Chris LeDoux might be one of the most important figures in modern country music. Without him, Garth Brooks wouldn’t be the performer he is today. At the same time, Garth helped LeDoux gain widespread fame.
When he started, he wasn’t even a full-time musician. He was a rodeo cowboy and sculptor. Music was just a side hustle and hobby for LeDoux. He wrote and recorded his own music and sold what he recorded out of the back of his truck. In 1970, he formed his own label called American Cowboy Songs and released 22 albums under that imprint between 1971 and 1990. Chris LeDoux had a regional following and sold his albums with little marketing. He was happy to do that and wasn’t much concerned with widespread fame. In fact, he turned down several record deals over the years.
LeDoux was introduced to a wider audience with Garth Brooks‘ debut single, “Much Too Young (To Feel This Damn Old).” In the song, Garth shouts out the man who inspired his entire career. Not long after that, Chris LeDoux was on his way to country music stardom.
After he gained notoriety from that song, Liberty Records signed Chris LeDoux. He would go on to release four albums in his first four years on the label. His major-label debut contained what might be his most famous song, “This Cowboy’s Hat.”
Chris LeDoux recorded songs about the life of a cowboy. So, he didn’t have to look far for inspiration. He lived the life. LeDoux started competing in the rodeo in high school and went on to be champion bareback rider later in his life.
“This Cowboy’s Hat” is a great example of reaching into this lifestyle for inspiration. While it probably isn’t a word-for-word true story, it’s easy to see where the inspiration comes from.
Don’t Touch Chris LeDoux’s Cowboy Hat
As most of the best Western songs are, “This Cowboy’s Hat” tells a story. It’s all about Chris LeDoux and one of his cowboy friends swapping stories at a coffee shop. A handful of rough-looking bikers come in and start talking trash. In the song, the biggest of the bikers asks LeDoux’s buddy where he parked his horse. The cowboy lets that slide. Then, the biker threatens to take his hat. At that point, the cowboy’s line is drawn.
He stands up and, in the most badass cowboy fashion, lets the biker know that he’s treading on thin ice. That’s not just a hat on his head. That’s a legacy. There’s some sentimental value to the hat and he has no problem fighting over it.
He explains that his dad gave him the hat and he passed away the year before. That’s enough to make the hat worth fighting for. That’s only the beginning, though. His nephew made the rattlesnake hatband he sports. That nephew died in Vietnam. It gets a little deeper when he explains that the eagle feather in the hat was a gift from a Native American friend of his. That friend was murdered in the desert. To top it all off, his hatpin was a gift from a “special lady” that he’ll probably never see again.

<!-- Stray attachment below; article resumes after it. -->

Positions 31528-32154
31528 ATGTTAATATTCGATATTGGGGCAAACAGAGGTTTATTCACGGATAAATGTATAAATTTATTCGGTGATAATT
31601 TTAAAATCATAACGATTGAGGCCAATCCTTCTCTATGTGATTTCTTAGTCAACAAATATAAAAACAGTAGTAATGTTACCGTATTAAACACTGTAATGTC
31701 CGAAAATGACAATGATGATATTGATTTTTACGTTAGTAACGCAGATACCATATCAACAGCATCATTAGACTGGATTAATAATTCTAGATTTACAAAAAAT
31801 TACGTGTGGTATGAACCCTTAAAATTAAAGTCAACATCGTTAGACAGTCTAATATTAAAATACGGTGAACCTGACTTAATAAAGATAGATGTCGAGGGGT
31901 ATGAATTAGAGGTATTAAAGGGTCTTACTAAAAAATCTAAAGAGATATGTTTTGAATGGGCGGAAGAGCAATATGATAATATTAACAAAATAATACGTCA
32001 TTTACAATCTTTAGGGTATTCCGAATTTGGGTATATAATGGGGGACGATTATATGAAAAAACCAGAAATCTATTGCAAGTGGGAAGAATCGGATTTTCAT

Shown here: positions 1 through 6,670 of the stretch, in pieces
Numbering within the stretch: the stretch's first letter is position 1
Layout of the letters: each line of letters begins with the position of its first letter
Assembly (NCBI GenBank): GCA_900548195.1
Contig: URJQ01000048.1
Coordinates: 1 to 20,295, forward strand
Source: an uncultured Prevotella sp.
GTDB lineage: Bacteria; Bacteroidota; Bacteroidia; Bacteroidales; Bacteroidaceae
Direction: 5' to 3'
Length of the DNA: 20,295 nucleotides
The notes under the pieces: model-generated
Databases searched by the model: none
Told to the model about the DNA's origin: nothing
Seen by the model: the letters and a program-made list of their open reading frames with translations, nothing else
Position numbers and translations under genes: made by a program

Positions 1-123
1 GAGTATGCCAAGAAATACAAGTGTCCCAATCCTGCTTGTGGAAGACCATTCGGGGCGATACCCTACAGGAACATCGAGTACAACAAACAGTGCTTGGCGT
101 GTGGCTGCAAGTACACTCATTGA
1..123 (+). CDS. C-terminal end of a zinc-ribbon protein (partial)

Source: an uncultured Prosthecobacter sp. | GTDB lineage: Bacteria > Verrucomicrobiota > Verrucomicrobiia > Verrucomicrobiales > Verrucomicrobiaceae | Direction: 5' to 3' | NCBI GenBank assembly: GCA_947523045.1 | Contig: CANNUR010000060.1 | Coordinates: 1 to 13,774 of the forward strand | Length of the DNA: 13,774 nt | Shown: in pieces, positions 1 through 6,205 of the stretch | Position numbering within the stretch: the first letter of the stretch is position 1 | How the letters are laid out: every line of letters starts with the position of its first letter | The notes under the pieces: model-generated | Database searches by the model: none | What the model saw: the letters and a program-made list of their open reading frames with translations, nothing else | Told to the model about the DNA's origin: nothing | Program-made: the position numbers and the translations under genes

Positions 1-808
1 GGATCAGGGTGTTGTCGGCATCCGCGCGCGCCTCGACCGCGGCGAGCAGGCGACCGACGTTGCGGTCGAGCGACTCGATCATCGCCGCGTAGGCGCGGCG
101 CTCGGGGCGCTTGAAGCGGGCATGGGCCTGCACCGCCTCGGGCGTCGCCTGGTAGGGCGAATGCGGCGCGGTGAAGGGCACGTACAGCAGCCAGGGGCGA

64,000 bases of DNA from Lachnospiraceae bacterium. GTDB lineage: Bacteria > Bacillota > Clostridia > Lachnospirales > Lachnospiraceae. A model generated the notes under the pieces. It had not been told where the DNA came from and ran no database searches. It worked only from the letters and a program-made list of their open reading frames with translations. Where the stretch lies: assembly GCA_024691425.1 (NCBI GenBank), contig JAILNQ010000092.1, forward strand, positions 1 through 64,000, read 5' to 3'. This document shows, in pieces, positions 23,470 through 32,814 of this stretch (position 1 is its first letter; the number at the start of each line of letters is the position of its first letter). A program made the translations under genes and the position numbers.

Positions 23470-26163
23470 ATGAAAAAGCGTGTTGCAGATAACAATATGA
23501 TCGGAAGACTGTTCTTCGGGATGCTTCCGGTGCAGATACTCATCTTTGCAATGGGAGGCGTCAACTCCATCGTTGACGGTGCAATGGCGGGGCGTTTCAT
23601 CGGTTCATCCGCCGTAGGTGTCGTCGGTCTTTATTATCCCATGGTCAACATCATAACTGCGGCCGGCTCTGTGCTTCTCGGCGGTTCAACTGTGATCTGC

It’s not just a hat. It’s a memorial to his late family members and a reminder of lost love. He lets the biker know that if he so much as touches the hat, he won’t just be contending with the cowboy. In fact, he’ll be up against all of the spirits connected to the hat. It’d be one heck of a fight.
Common Ground is Key
This leads to one of the best choruses in country music history. “You’ll ride a black tornado ‘cross the western sky/ Rope an ol’ blue northern, and milk it till it’s dry/ Bulldog the Mississippi and pin its ears down flat/ Long before you take this cowboy’s hat.”
What really backs the biker down is the way the old cowboy finds common ground with him. “Now if your leather jacket means to you what this hat means to me/ Then I guess we understand each other, and we’ll just let it be.” At that point, the bikers leave. It’s not because they’re scared but because they get it. A biker’s leathers are important. They don’t just show their club affiliation. They chronicle the biker’s journey. Usually, bikers feel the same way about their leathers as cowboys do about their hats.
Chris LeDoux lays this out at the beginning of the song with a short introduction. “Well, there’s always been groups of people/ That never could see eye to eye/ And I always thought if they ever had/ A chance to sit down and talk face to face/ They might realize they got a lot in common.”
That little confrontation was enough to let the bikers and the cowboy see eye-to-eye for a moment. That really resonates here at Outsider. We’re all about finding that common ground between different types of people. Cowboys, bikers, hippies, and everything in between – we all have something in common. If we can find it, we’ll be better off. The hope for that is enough to put a big ol’ Texas grin on all our faces.